Tuesday, January 16 2018 07:29 pm

Iran Election: Whole lotta hoaxin’ goin’ on.


Greetings, fellow Zen Twistians and whoever else might be out there reading… I’ve got something on my mind, and it has to do with all the hubbub surrounding the recent Iran elections.

Media coverage of the Iran elections is difficult, due to the fact that the Iranian government expelled all foreign journalists, so, major media outlets have been resorting to other sources for their coverage – Social networking sites, like Facebook or Twitter.

I got sucked in.  On Twitter, I’m greeted by many green faces, and if you’re curently on Twitter, you know what I mean, and if you don’t, you’re not following anyone on Twitter.  The “green revolution” of a different sort cropped up as an attempt to educate people about the plight of the progressive movement in Iran.  Sounds good, right?  I thought, “hell, if there’s some bullshit going on with the votes, then we need to spread the word!”

I even turned my avatar green with an auto-click service… Felt somewhat good doing it, and then… as Zen told me the other day, when discussing another topic, “Dig deeper, Gatekeeper!”  So I did.

Turns out (SURPRISE SURPRISE!!!) that Western media coverage is heavily slanted on this issue.  They sum it up as a struggle between the young, progressive, American-friendly Mousavi supporters (who surely couldn’t have been outnumbered since Iran’s largest voting bloc is under 30 years of age, right?) vs the Older, staunch religious, Anti-American conservative supporters of Ahmadinejad.  From the standpoint of American politics, this seems like it makes a lot of sense…

Guess what?  The real divide isn’t so much religious as it is about class – meaning the upper and middle class, and the poor, rural class, who vastly outnumber the former.  The upper and middle class are mostly centered in the urban areas, attend university, are pro-privatization of industry (namely the Iranian Oil industry, which Ahmadinejad is staunchly opposed to privatizing – and his opponent, Mousavi, is pushing for it).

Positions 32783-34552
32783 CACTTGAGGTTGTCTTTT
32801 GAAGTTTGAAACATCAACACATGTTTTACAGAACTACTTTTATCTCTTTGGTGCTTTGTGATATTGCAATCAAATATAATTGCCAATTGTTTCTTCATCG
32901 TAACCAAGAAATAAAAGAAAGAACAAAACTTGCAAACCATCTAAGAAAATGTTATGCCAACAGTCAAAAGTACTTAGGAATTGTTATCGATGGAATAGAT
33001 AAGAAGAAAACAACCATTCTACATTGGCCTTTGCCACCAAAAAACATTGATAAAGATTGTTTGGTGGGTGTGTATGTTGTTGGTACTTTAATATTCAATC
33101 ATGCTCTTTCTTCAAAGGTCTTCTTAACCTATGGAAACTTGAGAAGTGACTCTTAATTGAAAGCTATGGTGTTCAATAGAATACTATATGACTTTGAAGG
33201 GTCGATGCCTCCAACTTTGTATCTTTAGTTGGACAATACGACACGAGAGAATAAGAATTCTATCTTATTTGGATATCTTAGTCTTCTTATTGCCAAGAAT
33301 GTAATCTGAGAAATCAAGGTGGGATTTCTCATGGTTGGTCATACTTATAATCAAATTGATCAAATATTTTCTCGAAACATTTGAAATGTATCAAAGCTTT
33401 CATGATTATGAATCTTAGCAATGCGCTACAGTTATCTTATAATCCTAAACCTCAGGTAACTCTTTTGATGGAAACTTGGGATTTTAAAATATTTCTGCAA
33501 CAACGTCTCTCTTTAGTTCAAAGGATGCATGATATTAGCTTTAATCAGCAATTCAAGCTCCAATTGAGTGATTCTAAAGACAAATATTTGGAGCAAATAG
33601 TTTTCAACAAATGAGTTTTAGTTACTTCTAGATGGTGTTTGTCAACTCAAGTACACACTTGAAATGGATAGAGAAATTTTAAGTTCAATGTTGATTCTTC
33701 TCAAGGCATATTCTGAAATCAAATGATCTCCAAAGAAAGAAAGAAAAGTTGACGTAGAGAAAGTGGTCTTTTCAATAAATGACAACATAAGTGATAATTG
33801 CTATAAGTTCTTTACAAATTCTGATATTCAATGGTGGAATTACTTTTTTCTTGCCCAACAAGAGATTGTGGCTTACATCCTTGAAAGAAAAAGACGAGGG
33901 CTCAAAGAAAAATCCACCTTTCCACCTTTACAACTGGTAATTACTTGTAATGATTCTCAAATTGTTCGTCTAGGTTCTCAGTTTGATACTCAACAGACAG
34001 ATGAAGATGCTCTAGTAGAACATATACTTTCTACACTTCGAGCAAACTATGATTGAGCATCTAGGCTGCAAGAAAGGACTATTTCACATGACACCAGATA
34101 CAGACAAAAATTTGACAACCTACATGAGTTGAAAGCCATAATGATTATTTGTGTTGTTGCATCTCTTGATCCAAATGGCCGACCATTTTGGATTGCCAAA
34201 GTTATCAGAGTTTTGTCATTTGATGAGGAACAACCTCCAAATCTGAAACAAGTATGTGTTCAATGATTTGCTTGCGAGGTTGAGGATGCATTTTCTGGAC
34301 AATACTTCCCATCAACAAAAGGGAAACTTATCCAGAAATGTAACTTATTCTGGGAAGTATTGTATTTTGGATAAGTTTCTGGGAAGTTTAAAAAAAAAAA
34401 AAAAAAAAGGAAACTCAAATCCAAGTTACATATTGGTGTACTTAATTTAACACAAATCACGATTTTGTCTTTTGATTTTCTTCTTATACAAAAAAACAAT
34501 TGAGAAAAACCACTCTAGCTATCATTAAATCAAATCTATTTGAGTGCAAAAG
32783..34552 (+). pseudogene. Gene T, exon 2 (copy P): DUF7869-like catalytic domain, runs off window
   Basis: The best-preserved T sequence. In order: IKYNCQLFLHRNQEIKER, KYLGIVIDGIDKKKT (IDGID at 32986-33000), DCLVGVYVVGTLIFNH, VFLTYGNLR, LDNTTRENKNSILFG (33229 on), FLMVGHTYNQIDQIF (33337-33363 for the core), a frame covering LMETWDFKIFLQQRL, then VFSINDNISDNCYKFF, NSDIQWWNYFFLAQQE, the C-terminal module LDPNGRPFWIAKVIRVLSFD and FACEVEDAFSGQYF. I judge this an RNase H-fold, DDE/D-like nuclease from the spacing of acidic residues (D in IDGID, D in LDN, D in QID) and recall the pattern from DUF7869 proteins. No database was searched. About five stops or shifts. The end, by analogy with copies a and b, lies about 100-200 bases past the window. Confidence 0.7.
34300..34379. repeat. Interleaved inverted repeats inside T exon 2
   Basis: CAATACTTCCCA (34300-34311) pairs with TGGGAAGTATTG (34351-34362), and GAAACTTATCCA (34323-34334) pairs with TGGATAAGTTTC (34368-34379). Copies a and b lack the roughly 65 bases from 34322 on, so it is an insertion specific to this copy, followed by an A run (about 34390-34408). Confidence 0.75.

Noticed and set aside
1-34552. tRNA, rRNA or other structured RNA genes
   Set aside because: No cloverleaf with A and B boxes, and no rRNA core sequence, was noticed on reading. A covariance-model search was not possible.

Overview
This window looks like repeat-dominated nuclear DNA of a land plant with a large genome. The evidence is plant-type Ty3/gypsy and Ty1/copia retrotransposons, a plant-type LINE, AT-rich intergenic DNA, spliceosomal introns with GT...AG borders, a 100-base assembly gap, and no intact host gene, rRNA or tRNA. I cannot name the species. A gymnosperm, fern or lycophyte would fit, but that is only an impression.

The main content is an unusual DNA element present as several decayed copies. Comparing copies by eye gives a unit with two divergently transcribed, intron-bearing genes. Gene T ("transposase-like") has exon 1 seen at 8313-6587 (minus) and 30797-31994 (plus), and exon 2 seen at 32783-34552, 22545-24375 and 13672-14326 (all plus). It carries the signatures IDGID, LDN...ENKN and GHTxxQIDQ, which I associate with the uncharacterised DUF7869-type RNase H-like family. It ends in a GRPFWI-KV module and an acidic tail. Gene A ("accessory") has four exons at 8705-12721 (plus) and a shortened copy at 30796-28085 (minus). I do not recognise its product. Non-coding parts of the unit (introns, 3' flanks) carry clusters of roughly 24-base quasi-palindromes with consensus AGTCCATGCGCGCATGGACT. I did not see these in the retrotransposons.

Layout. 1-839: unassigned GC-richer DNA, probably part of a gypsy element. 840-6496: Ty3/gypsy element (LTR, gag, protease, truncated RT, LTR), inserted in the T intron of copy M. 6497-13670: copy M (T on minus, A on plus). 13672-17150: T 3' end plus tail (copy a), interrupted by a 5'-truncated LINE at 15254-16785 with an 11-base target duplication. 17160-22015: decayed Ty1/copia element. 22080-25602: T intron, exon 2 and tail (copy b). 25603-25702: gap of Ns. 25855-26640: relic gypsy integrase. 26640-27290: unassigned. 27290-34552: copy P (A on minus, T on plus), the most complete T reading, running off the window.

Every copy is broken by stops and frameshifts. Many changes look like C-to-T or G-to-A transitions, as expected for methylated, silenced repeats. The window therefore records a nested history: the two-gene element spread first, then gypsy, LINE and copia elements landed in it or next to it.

Never mind that two independent American polls indicated that Ahmadinejad was leading by a 2-1 margin, right?  But it is interesting to note that the polls were split directly on said class lines, with the majority of rural Iranians favoring the incumbent, and the majority of urban Iranians favoring Mousavi.

Seems the election actually happened as expected, so what’s the deal?

The deal is, the upper and middle class Iranians (the minority), have access to computers, and hence, social networking sites, blogs, etc – while most rural Iranians DO NOT.  Get the picture, now?  This “pro-democracy” movement is perpetuated by technology, but does not take into account the class divide, so, unsuspecting Americans (like me) are easily sucked in to believe that the anti-Ahmadinejad movement is larger than it actually is.

Most of the media coverage, also, is centered in Tehran and other URBAN locales, where the Mousavi supporters do outnumber Ahmadinejad supporters.  It is not surprising, then, that when we turn on the news, we see these rallies for Mousavi, and most of us assume that what we’re being told is at least an approximation of what is actually going on.

What it boils down to is that the rural, poor constituency does not want to allow the privatization of the oil industry (and other industry), due to Ahmadinejad’s position on keeping oil nationalized, and his promise to increase shares of the oil profits with the citizens.  On the other hand, the exploitation and hand-over of their national resources would benefit the Urban sectors more (as the resulting jobs created would be filled by, you guessed it, the Urban Iranians), and would allow exploitation of rural lands, cut off Nationalized profit sharing, etc… With the vast differences in perspectives among the two major classes of Iranians, it isn’t that hard to understand why the election really does reflect the will of the majority of Iranians…  The more religious tend to look down on the exploitative practices of unchecked industry.

The American media is playing dumb, acting as though there’s only one side to this story, and that it is mostly about religious vs. progressive.  That is one tiny part of it, but again, it is much more because of the class divide rather than the religious divide.

The American media has a lot to gain from feeding into the instability, and calling foul over “corrupt election practices.”  They have nothing to gain from telling the truth of the situation – except for, you know, their integrity, but I don’t think that’s a major concern.

If you support democracy in Iran, dig into this a bit deeper and learn the intricacies instead of just accepting at face value what we’re being fed by the corporate news.




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